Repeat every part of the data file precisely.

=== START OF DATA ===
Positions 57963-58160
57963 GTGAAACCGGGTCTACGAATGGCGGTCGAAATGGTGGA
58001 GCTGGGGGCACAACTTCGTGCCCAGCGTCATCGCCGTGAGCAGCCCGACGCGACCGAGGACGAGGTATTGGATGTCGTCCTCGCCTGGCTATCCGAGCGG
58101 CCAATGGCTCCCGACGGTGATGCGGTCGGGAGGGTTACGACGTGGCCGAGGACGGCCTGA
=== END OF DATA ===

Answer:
Positions 57963-58160
57963 GTGAAACCGGGTCTACGAATGGCGGTCGAAATGGTGGA
58001 GCTGGGGGCACAACTTCGTGCCCAGCGTCATCGCCGTGAGCAGCCCGACGCGACCGAGGACGAGGTATTGGATGTCGTCCTCGCCTGGCTATCCGAGCGG
58101 CCAATGGCTCCCGACGGTGATGCGGTCGGGAGGGTTACGACGTGGCCGAGGACGGCCTGA